The eastern emerald elysia looks a great deal like a leaf even though
is a sea slug found along the Atlantic coast of North America. The
strangely beautiful creature hangs out in shallow pools feeding on
algae. Like plants it uses photosynthesis to create energy, blurring the
lines between the plant and animal kingdoms.
The resemblance to a
leaf is not coincidence. The slug uses the leaf shape much in the same
way a plant does -- as a solar collector. When the slug eats algae it
takes the photosynthetic organelles called chloroplasts from the algae cells and incorporates them into its own cells. This allows the slug to gather sustenance from the sun. Not only that, once so fed from the algae, the tiny creature's own physiology iappears to have the genetic capability to then be able to keep processing the chloroplasts in continuously and sustainably.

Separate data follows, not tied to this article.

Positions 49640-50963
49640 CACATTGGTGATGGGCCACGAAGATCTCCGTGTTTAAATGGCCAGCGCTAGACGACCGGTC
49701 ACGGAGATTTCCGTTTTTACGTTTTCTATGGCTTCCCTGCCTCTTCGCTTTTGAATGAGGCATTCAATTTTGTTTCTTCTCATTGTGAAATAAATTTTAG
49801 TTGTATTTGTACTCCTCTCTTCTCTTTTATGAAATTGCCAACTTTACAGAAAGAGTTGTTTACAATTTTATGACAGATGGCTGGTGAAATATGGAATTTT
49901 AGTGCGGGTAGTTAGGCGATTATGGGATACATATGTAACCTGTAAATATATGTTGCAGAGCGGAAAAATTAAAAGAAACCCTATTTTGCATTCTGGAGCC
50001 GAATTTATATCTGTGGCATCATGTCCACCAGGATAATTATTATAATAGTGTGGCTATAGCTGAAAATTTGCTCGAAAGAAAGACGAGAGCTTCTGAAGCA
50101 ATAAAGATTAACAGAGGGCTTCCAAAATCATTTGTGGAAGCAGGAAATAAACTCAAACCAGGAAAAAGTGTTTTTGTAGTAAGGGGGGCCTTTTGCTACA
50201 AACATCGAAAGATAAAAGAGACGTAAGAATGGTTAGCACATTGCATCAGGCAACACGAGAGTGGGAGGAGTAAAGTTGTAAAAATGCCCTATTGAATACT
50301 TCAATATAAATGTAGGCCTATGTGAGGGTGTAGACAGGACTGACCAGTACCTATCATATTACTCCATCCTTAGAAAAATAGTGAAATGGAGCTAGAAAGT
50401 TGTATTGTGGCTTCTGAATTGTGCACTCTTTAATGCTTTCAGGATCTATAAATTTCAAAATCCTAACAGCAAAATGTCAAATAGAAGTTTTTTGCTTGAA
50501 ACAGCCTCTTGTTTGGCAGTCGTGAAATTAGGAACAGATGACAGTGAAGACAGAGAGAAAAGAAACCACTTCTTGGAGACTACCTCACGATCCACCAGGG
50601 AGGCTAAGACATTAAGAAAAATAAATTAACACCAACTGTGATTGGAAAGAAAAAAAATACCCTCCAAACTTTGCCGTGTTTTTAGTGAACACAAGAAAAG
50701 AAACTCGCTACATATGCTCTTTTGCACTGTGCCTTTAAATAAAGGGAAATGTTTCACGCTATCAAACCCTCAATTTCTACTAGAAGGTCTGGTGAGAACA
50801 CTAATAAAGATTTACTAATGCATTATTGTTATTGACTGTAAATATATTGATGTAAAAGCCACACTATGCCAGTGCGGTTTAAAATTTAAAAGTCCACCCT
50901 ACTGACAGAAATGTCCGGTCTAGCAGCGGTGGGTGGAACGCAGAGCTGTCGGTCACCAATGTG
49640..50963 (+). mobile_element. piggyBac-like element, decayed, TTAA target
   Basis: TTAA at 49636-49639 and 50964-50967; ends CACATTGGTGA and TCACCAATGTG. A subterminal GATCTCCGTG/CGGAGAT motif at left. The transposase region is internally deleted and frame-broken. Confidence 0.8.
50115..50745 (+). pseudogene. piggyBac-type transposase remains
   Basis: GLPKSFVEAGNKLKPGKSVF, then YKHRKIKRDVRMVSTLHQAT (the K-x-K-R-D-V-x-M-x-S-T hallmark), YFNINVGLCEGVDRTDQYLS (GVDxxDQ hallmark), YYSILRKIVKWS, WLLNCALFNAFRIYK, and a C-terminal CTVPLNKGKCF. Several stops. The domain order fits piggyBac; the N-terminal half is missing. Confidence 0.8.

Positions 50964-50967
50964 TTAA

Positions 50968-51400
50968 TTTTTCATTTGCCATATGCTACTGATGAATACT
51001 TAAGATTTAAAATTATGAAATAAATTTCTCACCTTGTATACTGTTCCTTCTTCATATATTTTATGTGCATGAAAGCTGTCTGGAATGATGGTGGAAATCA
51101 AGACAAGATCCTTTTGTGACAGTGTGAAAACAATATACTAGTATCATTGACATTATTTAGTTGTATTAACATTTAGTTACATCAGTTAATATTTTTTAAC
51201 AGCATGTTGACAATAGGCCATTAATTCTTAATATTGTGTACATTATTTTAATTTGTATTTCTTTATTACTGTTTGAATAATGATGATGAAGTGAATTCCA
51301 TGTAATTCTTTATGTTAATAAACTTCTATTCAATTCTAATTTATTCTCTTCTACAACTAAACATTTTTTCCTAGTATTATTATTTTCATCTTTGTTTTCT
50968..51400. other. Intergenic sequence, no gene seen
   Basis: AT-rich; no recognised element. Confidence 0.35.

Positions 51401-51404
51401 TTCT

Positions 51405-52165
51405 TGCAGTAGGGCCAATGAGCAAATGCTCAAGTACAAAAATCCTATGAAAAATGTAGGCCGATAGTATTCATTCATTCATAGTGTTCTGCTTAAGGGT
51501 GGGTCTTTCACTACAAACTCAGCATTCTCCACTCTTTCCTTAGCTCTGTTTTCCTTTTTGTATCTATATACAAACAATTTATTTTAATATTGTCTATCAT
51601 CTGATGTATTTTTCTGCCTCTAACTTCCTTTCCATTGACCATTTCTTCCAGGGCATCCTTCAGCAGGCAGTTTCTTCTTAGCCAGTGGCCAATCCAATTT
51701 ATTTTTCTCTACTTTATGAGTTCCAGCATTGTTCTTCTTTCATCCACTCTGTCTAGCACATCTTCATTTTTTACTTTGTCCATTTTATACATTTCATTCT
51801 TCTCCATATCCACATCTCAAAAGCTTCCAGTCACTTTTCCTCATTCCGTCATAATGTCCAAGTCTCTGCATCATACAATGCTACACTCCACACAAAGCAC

When algae is available, the slug will feed readily, if not voraciously. When it is in short supply, the slug gathers energy through photosynthesis. With plenty of light frequent feeding is not necessary. In fact the slug doesn't need to eat for the rest of its life. It just needs to do a little sunbathing.
According to invertebrate zoologist John Zardus of The Citadel in Charleston, South Carolina, the slug could actually be some sort of a plant-animal fusion -- the only known one. How cool is that?